For centuries, Asian immigrants have been making vital contributions to the cultures of North and South America. Yet in many of these countries, Asians are commonly viewed as undifferentiated racial “others,” lumped together as chinos regardless of whether they have Chinese ancestry. How might this struggle for recognition in their adopted homelands affect the ways that Asians in the Americas imagine community and cultural identity?
The essays in Imagining Asia in the Americas investigate the myriad ways that Asians throughout the Americas use language, literature, religion, commerce, and other cultural practices to establish a sense of community, commemorate their countries of origin, and anticipate the possibilities presented by life in a new land. Focusing on a variety of locations across South America, Central America, the Caribbean, and the United States, the book’s contributors reveal the rich diversity of Asian American identities. Yet taken together, they provide an illuminating portrait of how immigrants negotiate between their native and adopted cultures.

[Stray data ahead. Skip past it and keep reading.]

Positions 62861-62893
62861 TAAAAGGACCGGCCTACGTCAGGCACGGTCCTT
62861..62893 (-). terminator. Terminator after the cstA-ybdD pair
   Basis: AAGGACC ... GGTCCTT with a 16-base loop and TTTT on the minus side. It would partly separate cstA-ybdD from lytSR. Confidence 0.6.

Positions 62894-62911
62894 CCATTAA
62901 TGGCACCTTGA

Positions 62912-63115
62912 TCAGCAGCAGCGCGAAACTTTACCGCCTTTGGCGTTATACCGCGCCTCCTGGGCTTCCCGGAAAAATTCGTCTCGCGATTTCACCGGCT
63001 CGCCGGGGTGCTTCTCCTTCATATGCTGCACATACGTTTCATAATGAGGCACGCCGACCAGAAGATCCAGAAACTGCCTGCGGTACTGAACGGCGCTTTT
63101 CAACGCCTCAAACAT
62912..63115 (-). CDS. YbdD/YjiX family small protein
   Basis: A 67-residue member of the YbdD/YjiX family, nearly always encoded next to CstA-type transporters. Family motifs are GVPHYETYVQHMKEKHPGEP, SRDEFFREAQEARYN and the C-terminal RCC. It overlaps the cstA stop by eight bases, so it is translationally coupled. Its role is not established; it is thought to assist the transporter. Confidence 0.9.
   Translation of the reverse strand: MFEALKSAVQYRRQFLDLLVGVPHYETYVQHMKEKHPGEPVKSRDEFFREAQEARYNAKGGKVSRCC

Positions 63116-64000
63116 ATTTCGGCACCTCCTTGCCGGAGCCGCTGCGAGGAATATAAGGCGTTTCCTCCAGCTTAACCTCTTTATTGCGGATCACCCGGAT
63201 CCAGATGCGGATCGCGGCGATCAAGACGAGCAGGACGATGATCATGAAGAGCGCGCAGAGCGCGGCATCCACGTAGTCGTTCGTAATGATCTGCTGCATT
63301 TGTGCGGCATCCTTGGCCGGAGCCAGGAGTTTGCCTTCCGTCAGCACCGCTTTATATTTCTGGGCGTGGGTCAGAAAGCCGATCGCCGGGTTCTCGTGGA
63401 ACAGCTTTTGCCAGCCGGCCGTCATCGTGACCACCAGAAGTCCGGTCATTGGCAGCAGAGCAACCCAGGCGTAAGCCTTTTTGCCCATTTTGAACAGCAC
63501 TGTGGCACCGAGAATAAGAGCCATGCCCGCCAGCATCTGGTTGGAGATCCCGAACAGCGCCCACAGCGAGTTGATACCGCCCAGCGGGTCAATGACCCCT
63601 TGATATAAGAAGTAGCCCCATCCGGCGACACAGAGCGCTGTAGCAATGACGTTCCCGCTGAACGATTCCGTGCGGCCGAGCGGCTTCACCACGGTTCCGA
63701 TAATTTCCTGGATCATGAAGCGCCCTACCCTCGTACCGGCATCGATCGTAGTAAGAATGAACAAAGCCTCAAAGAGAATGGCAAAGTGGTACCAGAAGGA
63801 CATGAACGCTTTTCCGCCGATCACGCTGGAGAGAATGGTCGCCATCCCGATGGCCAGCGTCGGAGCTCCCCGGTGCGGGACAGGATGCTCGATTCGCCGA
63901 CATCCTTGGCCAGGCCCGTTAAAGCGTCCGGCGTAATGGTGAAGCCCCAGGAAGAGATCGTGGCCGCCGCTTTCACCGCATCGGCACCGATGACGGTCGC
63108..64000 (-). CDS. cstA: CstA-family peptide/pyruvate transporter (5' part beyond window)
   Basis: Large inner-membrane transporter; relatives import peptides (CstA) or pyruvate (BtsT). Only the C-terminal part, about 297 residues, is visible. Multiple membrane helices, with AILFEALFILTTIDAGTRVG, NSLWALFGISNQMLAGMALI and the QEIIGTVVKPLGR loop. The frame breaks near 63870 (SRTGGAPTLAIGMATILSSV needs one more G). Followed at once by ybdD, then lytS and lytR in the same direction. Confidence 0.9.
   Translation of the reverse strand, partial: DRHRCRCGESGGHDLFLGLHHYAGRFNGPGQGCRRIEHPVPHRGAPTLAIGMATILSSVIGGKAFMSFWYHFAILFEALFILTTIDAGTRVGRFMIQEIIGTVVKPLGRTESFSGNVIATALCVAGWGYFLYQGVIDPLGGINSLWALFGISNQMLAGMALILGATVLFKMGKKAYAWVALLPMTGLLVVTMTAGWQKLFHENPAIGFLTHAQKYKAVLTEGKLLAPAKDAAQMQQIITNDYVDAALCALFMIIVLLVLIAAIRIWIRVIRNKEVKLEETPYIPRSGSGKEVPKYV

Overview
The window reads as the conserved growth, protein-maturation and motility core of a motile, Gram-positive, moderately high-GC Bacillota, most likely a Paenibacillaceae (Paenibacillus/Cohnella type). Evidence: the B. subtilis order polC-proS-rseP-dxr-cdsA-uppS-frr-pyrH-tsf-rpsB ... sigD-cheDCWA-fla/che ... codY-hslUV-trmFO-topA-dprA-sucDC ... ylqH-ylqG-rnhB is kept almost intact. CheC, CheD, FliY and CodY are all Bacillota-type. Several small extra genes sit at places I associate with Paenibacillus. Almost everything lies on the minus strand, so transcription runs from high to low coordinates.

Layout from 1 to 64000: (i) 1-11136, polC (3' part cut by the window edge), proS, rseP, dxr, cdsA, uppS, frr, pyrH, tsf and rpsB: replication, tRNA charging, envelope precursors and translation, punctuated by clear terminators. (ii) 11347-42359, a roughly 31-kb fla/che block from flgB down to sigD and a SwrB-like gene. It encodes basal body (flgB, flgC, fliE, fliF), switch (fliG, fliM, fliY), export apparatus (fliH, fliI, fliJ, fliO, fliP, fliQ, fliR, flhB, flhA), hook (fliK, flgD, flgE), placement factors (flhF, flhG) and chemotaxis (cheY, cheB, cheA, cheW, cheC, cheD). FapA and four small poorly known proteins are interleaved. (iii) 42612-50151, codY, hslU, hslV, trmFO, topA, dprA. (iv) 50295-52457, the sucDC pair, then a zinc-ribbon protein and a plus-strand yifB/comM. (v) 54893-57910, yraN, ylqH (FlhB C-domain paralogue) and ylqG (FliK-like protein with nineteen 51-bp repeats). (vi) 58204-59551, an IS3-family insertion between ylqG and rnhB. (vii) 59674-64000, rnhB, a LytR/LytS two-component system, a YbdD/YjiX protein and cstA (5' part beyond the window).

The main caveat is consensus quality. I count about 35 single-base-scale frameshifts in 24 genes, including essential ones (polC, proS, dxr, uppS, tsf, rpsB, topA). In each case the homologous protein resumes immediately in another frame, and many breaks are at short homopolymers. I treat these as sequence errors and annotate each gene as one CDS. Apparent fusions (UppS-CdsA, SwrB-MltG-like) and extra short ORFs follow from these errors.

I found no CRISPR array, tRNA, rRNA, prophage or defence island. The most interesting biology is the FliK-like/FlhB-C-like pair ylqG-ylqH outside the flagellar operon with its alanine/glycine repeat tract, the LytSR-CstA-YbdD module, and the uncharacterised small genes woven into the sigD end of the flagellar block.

Drawing from a rich array of source materials, including texts in Spanish, Portuguese, Korean, Japanese, Chinese, and Gujarati that have never before been translated into English, this collection represents a groundbreaking work of scholarship. Through its unique comparative approach, Imagining Asia in the Americas opens up a conversation between various Asian communities within the Americas and beyond.